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Rural dwellers have had enough

IN reply to Mr Fitzgerald's letter in Monday's paper, the animal rights lobby has taken Ireland into dangerous territory in which we in rural communities stand united in protecting what we hold dear.

The Green Party has moved away from its core principles in terms of sustainable energy, clean rivers, supporting agri- business and enabling communities to live and work in rural Ireland to an agenda led by animal rights activists who have far-reaching goals that could destroy the Irish countryside and its traditional way of life as we know it.

Live exporting of animals would disappear. Coursing would disappear. Shooting and fishing would disappear. The list is endless.

Ireland's traditional sporting and agricultural traditions are united in opposition to the animal rights agenda of the Green Party.

Former MEP Patricia McKenna exposed the new power behind Mr Gormley and the Green Party recently -- animal rights groups.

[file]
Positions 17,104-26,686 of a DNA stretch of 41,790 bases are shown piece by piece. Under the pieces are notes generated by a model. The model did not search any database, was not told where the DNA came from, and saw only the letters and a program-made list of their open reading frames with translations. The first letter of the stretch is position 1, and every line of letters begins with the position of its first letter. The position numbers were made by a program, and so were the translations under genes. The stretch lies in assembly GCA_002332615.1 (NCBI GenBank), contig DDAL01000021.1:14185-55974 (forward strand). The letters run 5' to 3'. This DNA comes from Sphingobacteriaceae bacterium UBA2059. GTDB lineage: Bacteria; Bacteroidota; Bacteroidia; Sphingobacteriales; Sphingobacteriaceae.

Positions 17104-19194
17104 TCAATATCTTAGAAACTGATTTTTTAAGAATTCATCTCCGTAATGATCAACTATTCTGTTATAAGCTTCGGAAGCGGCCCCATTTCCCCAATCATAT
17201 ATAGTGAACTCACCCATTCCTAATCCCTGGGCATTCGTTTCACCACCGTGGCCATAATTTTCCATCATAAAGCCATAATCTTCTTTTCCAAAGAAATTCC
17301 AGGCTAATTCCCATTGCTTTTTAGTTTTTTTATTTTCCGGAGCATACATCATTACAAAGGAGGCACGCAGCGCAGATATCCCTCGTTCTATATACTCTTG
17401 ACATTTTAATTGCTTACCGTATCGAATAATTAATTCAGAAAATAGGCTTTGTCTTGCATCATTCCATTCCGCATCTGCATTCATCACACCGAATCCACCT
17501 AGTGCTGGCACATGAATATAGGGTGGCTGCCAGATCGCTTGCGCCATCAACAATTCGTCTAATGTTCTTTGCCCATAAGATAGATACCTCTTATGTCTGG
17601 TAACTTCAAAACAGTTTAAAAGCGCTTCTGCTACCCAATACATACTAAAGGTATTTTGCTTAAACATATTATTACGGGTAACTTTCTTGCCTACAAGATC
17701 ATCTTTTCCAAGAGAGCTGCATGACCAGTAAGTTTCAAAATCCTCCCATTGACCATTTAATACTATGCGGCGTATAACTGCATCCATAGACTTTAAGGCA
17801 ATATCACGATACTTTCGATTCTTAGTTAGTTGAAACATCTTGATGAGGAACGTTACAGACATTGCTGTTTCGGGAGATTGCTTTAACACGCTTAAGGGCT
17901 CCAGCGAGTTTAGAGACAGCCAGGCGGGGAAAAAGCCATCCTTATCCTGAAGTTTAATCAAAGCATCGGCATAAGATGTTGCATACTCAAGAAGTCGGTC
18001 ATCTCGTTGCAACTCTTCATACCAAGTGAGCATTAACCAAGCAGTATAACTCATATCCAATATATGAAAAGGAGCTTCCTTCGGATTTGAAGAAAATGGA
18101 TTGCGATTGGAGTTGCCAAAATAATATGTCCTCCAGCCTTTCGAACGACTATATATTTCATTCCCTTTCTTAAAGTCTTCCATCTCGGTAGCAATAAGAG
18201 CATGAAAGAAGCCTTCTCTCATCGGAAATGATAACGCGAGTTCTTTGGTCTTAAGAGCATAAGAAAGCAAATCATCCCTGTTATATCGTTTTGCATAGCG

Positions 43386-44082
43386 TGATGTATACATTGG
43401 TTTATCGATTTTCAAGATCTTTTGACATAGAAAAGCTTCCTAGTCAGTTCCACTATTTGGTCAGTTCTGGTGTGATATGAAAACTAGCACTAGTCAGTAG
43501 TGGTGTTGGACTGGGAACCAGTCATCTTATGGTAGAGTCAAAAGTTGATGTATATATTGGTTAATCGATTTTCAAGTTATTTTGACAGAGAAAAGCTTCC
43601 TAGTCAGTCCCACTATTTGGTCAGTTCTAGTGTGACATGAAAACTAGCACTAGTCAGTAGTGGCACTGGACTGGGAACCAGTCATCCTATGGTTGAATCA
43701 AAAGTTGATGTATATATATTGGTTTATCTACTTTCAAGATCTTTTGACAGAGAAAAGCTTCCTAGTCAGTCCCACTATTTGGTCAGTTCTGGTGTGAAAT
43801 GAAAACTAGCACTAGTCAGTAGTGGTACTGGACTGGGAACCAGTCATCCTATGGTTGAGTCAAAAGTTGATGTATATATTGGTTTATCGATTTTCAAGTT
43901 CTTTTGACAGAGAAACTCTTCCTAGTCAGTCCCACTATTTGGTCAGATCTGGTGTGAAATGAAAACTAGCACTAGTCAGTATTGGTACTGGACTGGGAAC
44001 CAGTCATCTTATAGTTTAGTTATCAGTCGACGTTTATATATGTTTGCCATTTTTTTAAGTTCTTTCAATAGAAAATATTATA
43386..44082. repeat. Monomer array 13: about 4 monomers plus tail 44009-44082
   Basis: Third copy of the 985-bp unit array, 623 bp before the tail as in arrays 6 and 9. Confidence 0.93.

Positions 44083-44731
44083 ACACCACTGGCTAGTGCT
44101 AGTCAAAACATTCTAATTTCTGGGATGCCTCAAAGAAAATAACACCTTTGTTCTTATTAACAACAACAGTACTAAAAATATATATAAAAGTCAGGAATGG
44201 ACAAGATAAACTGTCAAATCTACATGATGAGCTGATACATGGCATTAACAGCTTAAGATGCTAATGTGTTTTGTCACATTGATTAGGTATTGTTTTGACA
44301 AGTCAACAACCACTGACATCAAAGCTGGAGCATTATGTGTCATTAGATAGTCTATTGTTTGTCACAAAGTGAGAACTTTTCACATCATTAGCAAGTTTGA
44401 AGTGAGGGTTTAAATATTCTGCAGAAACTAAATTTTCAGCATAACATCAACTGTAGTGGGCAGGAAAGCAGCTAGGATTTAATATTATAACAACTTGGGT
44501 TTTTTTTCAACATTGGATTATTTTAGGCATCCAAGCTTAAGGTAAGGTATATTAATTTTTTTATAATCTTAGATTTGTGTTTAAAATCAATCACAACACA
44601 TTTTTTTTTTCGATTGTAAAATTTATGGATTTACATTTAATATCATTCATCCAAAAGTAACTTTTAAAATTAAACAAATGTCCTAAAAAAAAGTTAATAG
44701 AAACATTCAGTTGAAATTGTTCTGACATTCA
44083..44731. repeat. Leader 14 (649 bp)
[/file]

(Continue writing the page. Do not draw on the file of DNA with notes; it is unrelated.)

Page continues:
The minister spent two hours with Irish animal rights activists in the run-up to the referendum on Lisbon. He also had time to take submissions on puppy farm legislation from groups in the UK who do not support traditional field sports and have no mandate in the Republic of Ireland. But he ignored a submission from the Hunting Association of Ireland, which represents 300,000 Irish people whose sport contributes €34m annually to the rural economy.

Country people in Ireland have been awoken and are standing up to an unrepresentative group who are trying to destroy our way of life. We support and promote animal welfare but will stand united in the campaign against animal rights, to protect the countryside as we know and love it.

James Phelan
P.R.O. Irish Master of Foxhounds Association

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